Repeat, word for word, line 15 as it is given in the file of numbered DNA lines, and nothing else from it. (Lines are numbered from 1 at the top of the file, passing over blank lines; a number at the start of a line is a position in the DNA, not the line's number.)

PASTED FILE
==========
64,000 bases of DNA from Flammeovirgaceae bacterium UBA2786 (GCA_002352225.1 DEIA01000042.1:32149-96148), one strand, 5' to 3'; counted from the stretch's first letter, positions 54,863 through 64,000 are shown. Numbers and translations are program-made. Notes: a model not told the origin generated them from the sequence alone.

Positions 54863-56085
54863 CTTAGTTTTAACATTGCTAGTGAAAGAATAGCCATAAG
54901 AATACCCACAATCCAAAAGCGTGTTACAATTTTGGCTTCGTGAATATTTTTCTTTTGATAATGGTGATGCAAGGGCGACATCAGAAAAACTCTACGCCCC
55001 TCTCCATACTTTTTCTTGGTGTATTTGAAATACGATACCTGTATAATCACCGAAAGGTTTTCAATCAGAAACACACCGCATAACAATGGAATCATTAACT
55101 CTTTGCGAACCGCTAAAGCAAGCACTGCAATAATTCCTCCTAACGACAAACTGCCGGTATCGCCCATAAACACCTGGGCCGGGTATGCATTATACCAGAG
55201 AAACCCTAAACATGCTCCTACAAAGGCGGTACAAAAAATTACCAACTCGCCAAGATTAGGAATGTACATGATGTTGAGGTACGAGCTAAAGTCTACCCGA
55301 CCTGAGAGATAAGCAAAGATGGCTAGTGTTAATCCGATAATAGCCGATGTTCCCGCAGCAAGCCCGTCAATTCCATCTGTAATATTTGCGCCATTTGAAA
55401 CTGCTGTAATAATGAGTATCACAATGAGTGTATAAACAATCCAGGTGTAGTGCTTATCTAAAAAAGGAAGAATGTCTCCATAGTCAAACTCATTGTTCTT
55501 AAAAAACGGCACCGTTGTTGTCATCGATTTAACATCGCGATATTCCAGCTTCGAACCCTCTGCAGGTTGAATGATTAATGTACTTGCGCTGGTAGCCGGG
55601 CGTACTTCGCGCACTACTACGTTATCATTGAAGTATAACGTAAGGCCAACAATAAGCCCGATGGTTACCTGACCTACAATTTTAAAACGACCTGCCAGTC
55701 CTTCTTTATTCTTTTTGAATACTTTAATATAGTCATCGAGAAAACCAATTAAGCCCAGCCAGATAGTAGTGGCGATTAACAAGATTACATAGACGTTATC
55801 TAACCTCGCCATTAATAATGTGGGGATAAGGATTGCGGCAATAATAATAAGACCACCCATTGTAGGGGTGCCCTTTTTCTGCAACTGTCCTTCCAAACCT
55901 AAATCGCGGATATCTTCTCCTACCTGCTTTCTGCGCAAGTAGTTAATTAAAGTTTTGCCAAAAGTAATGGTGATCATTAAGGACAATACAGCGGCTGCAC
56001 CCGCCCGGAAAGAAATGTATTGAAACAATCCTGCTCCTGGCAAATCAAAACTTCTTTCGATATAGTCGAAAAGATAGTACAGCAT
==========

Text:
56001 CCGCCCGGAAAGAAATGTATTGAAACAATCCTGCTCCTGGCAAATCAAAACTTCTTTCGATATAGTCGAAAAGATAGTACAGCAT